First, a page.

DIY Woman has now fixed her internet problems…and this time it’s personal.
With a little (a very little help) from Orange France, a wi-fi extender (not at all like seafood extender) and the National Australia Bank, your intrepid correspondent has prevailed over the technology that’s been out to get her from Day One. Not that she’s paranoid: she’s just very, very tired.
Here’s your step-by-step guide to tackling internet connection problems in a foreign country (and we all know which one):
1. Spend hours googling French telecommunications websites with no discernible English translations.
2. Give up on the idea of speaking to a human being.
3. Send questions to said websites if you can find an email address
4. Gain nothing from these hours of research
5. Get yourself to a service provider’s shopfront 10 minutes before opening. If you are fortunate you will only have 4 or 5 people in front of you and 4 or 5 people after you who miraculously get served before you.
6. Be prepared to sit on the Naughty Chair until an English-speaking staff member is free to serve you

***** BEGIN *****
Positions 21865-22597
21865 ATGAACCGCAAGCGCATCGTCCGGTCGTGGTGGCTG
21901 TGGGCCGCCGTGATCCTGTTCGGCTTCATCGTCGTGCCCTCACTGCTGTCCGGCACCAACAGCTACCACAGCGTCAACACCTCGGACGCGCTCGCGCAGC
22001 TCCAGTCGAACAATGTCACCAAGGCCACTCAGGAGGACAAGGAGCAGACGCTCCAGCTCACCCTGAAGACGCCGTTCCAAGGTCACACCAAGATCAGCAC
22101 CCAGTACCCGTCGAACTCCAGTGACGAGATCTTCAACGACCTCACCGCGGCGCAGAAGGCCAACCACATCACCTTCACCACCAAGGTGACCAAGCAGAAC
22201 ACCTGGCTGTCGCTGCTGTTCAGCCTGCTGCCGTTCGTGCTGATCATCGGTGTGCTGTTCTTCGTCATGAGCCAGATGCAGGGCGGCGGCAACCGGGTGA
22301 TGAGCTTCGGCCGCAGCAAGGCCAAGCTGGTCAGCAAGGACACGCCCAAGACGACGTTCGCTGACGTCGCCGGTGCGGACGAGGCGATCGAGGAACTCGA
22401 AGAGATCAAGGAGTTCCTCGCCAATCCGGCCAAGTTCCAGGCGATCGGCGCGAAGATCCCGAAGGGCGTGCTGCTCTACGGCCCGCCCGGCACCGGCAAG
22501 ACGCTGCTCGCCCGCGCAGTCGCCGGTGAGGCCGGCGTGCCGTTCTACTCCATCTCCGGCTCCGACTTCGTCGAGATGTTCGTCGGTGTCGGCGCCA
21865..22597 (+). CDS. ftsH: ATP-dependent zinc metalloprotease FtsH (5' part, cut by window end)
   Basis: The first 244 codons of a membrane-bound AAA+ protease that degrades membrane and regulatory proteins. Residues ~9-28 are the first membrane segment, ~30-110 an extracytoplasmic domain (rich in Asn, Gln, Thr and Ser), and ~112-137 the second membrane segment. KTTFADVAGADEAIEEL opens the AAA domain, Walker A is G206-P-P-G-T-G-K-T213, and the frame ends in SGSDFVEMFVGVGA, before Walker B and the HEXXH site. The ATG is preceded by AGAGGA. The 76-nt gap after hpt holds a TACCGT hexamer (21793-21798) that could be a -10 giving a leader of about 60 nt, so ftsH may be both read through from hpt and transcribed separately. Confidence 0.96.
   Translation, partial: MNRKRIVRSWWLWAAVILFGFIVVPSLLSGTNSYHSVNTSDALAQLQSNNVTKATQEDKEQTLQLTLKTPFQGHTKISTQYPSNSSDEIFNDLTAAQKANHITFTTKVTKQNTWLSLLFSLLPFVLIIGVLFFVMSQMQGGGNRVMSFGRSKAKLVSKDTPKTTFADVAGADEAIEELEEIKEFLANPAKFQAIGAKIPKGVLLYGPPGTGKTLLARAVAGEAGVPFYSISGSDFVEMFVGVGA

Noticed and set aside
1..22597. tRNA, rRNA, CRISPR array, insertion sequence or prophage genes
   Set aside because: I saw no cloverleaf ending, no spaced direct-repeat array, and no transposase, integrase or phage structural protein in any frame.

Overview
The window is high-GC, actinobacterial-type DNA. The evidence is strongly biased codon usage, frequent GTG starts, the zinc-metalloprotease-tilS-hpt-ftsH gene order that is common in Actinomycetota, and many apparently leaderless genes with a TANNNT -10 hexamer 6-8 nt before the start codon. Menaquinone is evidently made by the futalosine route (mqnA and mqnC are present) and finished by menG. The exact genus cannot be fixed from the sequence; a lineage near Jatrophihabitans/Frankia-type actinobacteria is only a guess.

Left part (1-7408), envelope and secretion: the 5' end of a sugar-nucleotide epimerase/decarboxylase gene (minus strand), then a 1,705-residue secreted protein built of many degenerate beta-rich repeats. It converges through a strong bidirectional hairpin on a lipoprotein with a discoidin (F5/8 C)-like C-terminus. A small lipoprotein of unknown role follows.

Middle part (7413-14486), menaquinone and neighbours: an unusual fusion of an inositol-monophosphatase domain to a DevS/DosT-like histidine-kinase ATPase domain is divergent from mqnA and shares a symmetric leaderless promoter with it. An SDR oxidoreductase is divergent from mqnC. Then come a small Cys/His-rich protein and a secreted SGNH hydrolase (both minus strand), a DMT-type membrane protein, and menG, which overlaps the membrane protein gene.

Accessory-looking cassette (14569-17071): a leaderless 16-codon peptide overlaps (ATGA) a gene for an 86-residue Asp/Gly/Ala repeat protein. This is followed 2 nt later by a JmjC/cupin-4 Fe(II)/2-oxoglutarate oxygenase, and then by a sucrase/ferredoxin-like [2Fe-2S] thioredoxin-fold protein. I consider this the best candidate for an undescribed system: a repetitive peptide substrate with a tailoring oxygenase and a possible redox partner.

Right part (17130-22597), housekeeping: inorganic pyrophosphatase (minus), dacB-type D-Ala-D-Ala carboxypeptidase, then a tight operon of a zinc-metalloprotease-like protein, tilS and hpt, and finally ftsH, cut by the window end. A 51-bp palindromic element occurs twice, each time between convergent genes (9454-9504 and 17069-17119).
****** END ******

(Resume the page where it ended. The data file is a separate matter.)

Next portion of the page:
7. Understand that the term ‘English-speaking’ demonstrates more wishful thinking than fact
8. Leave the shop one hour and 100 euros later with a product called a wifi extender
9. Spend some hours reading manuals and peering at tiny passcodes too small for the human eye to see. This is part of a cunning cosmic plan to undermine the confidence of the average baby boomer who finds herself in a foreign country trying to come to grips with a hostile technology.
10. Enlist the help of the nice young handyman who has just dropped in to fix the crazy French door handles. (See point 7 of 10 Things We’ve Learned About France in No Particular Order)
My life in France is now almost perfect.
I just need to sort out a French Rail Pass and find myself a Frenchman. I’m reliably informed there’s a shortage of womenfolk in these parts as long as you’re not too fussy about whether they have their own teeth. Or indeed any teeth. I’ve seen lots of eligibles driving past on their tractors and I always make a point of smiling and waving. They do neither – probably because of the aforementioned teeth.